President Obama and NASA announced that they will posthumously honor the first American woman in space, Sally Ride, with the prestigious Presidential Medal of Freedom. They timed this decision to coincide with a national tribute to the astronaut’s legacy that took place Monday at the John F. Kennedy Center for the Performing Arts in Washington.
Ride inspired countless girls across the United States to break barriers to scientific achievement, and captured the nation’s imagination when she boarded the Challenger spacecraft in the summer of 1983 and blasted off into space and history books. After she left NASA in 1987, she co-founded Sally Ride Science, which motivates young people, especially girls, to pursue their passions in STEM fields. For her lifetime of accomplishments, she has been inducted into the Women’s Hall of Fame, the California Hall of Fame and the Astronaut Hall of Fame. The legend died at the age of 61 last year from pancreatic cancer.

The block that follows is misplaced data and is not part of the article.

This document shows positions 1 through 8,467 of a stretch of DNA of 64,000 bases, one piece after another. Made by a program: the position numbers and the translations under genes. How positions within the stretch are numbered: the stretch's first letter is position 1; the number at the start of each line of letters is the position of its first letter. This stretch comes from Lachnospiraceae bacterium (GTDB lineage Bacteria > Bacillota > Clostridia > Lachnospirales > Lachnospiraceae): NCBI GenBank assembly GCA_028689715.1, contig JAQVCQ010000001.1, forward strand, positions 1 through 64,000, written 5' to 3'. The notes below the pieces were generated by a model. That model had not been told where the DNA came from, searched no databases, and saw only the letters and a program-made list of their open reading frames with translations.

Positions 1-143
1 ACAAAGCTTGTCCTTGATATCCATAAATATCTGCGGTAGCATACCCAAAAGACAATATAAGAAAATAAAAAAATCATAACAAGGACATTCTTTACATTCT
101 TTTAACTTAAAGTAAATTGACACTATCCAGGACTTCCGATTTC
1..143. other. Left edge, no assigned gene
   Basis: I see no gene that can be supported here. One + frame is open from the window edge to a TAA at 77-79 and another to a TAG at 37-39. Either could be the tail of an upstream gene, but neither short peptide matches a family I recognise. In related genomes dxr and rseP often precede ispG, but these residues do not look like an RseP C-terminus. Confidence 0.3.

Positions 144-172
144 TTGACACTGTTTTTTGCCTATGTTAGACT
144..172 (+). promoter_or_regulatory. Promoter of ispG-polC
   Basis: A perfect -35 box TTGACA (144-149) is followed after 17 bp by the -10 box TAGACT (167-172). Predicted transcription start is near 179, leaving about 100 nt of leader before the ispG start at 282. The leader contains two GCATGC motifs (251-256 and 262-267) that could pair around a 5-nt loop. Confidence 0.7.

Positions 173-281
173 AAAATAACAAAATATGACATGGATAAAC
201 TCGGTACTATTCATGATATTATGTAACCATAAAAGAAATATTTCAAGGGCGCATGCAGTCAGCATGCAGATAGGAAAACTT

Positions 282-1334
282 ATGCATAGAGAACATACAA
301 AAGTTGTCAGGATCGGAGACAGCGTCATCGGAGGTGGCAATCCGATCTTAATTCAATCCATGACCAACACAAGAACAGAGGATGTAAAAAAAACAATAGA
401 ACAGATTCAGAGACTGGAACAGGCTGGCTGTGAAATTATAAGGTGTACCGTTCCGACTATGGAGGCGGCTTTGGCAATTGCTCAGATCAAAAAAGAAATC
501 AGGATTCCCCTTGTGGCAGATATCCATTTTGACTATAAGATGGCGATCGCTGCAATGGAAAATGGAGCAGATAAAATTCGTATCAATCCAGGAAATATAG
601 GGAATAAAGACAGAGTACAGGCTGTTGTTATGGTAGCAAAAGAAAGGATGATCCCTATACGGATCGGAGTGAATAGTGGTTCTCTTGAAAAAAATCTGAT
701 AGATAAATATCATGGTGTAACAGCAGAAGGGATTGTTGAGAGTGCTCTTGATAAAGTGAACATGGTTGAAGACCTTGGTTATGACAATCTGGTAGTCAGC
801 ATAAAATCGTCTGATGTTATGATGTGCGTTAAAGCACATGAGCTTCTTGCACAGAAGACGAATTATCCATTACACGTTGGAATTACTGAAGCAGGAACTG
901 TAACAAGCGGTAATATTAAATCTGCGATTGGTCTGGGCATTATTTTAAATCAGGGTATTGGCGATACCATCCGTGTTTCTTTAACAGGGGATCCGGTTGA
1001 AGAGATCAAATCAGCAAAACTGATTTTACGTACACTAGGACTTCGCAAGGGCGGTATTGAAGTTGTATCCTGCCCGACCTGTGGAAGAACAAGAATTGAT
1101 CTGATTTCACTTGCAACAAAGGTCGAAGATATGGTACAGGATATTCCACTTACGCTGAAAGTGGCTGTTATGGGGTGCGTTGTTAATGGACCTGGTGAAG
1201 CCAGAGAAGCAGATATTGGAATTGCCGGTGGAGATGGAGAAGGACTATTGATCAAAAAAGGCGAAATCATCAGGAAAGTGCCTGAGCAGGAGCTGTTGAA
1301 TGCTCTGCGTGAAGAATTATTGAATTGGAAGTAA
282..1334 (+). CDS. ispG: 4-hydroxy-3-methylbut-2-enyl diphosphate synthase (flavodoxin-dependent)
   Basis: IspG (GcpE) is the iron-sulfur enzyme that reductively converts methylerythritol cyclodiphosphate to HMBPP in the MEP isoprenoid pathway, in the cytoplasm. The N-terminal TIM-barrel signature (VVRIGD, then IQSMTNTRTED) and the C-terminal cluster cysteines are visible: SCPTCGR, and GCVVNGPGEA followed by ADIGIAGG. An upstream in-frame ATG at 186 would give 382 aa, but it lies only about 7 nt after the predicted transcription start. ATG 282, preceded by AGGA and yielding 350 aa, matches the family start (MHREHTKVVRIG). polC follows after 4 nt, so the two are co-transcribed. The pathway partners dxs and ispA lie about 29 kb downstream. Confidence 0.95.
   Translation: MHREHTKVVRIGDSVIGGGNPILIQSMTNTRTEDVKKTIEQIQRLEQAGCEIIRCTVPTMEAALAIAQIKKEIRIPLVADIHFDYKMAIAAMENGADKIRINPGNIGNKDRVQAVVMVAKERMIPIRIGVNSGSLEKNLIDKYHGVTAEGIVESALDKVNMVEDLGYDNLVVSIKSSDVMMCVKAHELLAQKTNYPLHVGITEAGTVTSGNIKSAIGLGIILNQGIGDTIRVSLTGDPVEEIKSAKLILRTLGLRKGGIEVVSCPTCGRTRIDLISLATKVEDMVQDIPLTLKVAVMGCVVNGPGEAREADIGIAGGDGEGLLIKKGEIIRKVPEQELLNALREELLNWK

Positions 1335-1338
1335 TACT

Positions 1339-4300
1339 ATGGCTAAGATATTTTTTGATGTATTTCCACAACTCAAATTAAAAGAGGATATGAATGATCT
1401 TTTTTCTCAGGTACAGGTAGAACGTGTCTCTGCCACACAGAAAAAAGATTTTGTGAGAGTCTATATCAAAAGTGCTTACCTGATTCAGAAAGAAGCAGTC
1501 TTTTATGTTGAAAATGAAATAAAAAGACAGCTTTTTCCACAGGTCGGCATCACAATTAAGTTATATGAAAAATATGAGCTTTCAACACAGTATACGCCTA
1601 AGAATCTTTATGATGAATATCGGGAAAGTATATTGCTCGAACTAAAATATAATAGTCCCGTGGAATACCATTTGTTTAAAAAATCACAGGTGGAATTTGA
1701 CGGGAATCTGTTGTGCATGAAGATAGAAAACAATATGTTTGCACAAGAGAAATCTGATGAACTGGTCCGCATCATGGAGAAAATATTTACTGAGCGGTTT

President Obama issued this statement:
We remember Sally Ride not just as a national hero, but as a role model to generations of young women. Sally inspired us to reach for the stars, and she advocated for a greater focus on the science, technology, engineering and math that would help us get there. Sally showed us that there are no limits to what we can achieve.
The Presidential Medal of Freedom, the nation’s highest civilian honor, will be awarded on Ride’s behalf in a White House ceremony later this year. In addition to the medal, NASA established a new internship program in her honor that will target underserved students. The Sally Ride Internship will help aspiring scientists pursue research interests at NASA and allow them to work alongside NASA physicists and engineers.